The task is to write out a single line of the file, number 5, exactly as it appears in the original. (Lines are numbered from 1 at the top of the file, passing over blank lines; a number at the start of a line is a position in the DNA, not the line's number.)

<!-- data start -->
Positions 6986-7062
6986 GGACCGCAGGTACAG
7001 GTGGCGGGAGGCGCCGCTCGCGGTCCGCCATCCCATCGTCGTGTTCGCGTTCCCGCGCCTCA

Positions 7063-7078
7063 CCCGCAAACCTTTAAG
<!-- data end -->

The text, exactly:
7063 CCCGCAAACCTTTAAG